The budding CCIE needs to understand the magic of radio waves to properly deploy wireless LANs. Any people studying for their ham radio license “back in the day” will be familiar with much of this information.
- RF signals are analog, not digital.
- A radio must turn digital data into analog radio waves, and back again. This process is modulation/demodulation.
- You can modulate an RF carrier signal by tweaking with amplitude, frequency or phase.
- 802.11b modulates using phase shift keying (PSK).
- 802.11a and g modulate using quadrature amplitude modulation (QAM).
RF Signal Characteristics
- RF signals continually vary in time. Frequency is the numbers of these cycles happening per second.
- Bandwidth is modulating an RF signal, causing it to occupy a portion of frequency spectrum.
- Amplitude is generally the RF signal’s power, often represented in watts. The greater the signal amplitude the further you can go.
- Because regulated wireless LANs speak so softly (milliwatts, usually), watts are an ineffective way of measuring power. Watts are then converted to dBm. dBm is a logarithmic value that references the signal power to 1mW.
- dBm = 10 log (mW), ergo, 100mW = 20dBm.
- The signal boost – the signal level at the device output, minus the signal level at the device input.
- Amplifiers and antennas offer varying amounts of gain.
- Attenuation is the opposite of gain.
Signal-To-Noise Ratio (SNR)
- The difference between the signal and surrounding ambient noise level on a given RF channel.
- > 40dBm – wonderful, heaven on earth, choirs of angels sing as you browse with reckless abandon.
- 25-40 dBm – good, always connected to the AP, some of the angels go on strike, but life is good.
- 15-25 dBm – not great, but always connected to the AP. Browsing sluggish. All angels have gone home, but you’re making your way.
- 10-15 dBm – sometimes dropping from the AP. Browsing sucks. Demons poke at you with pitchforks.
- 5-10 dBm – DOH! No connection to the AP. Too noisy. You stare into the gates of Hades. Satan beckons.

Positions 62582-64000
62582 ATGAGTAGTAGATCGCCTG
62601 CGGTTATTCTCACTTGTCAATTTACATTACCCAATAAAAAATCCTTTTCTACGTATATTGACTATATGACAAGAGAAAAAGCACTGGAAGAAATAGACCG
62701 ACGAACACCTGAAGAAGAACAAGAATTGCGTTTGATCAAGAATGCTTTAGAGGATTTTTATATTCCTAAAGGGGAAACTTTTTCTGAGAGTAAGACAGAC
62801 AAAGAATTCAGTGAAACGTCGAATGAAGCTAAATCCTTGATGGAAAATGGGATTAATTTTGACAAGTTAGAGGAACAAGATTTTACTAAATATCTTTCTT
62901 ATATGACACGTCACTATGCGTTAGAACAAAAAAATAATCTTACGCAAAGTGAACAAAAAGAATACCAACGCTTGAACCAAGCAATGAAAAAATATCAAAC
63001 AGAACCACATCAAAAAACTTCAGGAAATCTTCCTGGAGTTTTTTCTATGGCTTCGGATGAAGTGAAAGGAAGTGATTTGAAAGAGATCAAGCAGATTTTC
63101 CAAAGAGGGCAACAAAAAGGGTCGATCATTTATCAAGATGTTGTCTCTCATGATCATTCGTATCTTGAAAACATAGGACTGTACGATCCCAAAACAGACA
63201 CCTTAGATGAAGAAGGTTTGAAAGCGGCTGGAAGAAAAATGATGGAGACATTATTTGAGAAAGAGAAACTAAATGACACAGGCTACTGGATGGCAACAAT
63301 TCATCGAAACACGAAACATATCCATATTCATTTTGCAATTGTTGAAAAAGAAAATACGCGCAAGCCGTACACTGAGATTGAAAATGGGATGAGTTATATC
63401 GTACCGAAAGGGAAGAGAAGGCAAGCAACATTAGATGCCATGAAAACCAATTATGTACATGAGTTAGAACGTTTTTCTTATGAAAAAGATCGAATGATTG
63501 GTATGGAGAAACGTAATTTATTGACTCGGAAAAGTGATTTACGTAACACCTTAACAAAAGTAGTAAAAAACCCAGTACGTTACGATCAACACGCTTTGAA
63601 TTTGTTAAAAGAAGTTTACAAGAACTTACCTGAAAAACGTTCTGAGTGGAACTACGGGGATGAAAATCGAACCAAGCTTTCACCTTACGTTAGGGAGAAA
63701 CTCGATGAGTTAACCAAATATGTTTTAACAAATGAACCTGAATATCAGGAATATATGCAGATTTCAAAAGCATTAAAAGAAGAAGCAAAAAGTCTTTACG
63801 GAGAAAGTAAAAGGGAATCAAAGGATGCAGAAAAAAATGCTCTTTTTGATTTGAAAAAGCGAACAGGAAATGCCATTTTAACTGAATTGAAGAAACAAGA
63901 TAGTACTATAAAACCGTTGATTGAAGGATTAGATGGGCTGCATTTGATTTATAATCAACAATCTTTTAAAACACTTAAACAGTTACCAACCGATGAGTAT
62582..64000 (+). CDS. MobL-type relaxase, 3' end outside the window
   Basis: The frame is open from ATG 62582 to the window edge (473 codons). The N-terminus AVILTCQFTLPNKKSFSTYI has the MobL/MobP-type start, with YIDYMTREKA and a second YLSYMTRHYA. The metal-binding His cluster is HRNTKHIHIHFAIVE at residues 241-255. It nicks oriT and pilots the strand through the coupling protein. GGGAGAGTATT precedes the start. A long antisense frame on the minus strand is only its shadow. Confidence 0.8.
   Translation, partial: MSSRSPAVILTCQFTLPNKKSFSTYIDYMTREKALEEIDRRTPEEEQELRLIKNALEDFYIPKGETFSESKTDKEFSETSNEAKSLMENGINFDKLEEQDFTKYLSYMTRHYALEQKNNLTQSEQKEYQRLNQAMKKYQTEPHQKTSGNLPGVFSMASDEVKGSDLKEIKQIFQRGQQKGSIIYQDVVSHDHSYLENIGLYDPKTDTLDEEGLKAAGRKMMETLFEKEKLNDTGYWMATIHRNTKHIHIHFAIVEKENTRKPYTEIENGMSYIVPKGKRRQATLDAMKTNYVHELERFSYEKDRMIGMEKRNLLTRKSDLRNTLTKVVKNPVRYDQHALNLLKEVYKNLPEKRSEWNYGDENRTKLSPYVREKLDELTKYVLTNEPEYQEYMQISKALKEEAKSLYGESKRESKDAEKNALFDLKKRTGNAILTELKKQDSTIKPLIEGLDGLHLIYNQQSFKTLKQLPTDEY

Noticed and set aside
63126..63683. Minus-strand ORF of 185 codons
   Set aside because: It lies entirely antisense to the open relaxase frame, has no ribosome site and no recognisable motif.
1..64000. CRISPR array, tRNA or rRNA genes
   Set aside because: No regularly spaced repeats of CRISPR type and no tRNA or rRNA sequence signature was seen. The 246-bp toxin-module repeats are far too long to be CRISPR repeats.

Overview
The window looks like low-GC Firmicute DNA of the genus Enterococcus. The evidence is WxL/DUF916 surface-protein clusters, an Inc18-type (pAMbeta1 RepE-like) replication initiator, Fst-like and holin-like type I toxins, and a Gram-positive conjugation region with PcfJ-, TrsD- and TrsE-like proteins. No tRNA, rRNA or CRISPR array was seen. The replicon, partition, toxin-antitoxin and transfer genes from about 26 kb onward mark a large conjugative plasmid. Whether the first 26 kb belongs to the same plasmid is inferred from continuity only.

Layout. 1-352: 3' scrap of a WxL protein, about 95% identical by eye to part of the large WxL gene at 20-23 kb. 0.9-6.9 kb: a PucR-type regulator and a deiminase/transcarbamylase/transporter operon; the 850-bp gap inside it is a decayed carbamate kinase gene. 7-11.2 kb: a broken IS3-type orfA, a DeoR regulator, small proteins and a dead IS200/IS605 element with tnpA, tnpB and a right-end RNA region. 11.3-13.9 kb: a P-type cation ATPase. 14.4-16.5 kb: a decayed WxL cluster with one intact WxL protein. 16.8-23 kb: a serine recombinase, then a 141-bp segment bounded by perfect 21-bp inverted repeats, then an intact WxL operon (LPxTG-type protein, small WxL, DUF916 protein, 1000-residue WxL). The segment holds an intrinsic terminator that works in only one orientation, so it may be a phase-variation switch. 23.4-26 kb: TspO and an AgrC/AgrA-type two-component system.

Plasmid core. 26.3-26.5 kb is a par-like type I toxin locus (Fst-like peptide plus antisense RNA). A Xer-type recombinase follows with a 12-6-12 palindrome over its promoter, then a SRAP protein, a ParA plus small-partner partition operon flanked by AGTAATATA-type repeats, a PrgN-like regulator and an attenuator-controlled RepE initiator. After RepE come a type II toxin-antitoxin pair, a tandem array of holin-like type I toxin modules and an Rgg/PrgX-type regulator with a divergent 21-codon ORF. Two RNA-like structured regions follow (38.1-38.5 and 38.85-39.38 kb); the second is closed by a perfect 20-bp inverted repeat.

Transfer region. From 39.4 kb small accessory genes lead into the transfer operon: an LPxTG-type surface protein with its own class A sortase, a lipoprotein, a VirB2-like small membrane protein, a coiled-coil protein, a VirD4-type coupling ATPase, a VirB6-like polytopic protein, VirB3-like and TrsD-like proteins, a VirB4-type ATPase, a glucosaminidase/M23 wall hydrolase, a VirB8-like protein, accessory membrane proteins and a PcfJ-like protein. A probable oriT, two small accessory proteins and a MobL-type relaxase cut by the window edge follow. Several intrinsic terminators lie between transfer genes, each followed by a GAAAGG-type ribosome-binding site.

- Equipment using license-free spectrum must spread the signal out over a wide chunk to limit the likelihood of interfering with another user.
- Frequency hopping spread spectrum (FHSS) – assuming a 2.4GHz band, in a coordinated fashion, senders and receivers tune across an 84MHz band in 2MHz channel increments, thus hopping from frequency to frequency. This allows for data rates of 1 to 2 Mbps.
- Direct sequence spread spectrum (DSSS) – uses a coding technique. A chipping code represents a bit requiring transmission. The signal rate is then increased by the number of bits in the chipping code, 11 total. This process will spread the signal across the spectrum, in a 30MHz band. This is the process used by 802.11b to increase data rates to 11Mbps.
Orthogonal Frequency Division Multiplexing (OFDM)
- Not spread-spectrum. Used by 802.11a and g.
- OFDM divides a signal into 48 subcarriers in a 20-MHz channel. This results in transmissions of 6, 9, 12, 18, 24, 36, 48, or 54 Mbps.
- Data rates of 6, 12 and 24 Mbps are all required for 802.11 compliance.
- OFDM is immune to multipath propagation, which can cause performance problems in spread-spectrum.
- 802.11a uses various modulation types, dependent on the data rate. 6Mbps will use binary phase shift keying, whereas 54Mbps uses quadrature amplitude modulation.
- Effective Isotropic Radiated Power (EIRP) is used by the FCC to determine that a wireless LAN is compliant.
- EIRP for 802.11b/g radio cards and APs can be up to 36dBm (transmitting at 30dBm, with a 6dBi antenna gain).
- Interference corrupts wireless data frames, causing retransmissions. This reduces throughput.
- In the 2.4GHz band, there’s interference from all sorts of things, such as microwave ovens, cordless phones, Bluetooth, and other wireless networks.
- Consider replacing a 2.4GHz phone with a 900MHz or 5.8GHz phone to reduce wireless LAN interference.
- This is when parts of the RF signal arrive at the destination at different times. Some of the signal might have travels straight through, while other parts bounced off of objects in the way.
- Multipath situations cause “intersymbol interference” (ISI), where the 802.11 receivers sees overlapping signals. In a worst case scenario, the receiver won’t be able to sort out the overlap, forcing a retransmission.
- Metal surfaces will act as a reflective surface for RF signals, causing multipath issues.
- Spatial diversity antennas (ergo, 2 of them) can help with multipath problems. An AP will receive RF on both antennas, and can do a calculation to optimize the signal, since the signal won’t arrive at both antennas at exactly the same time.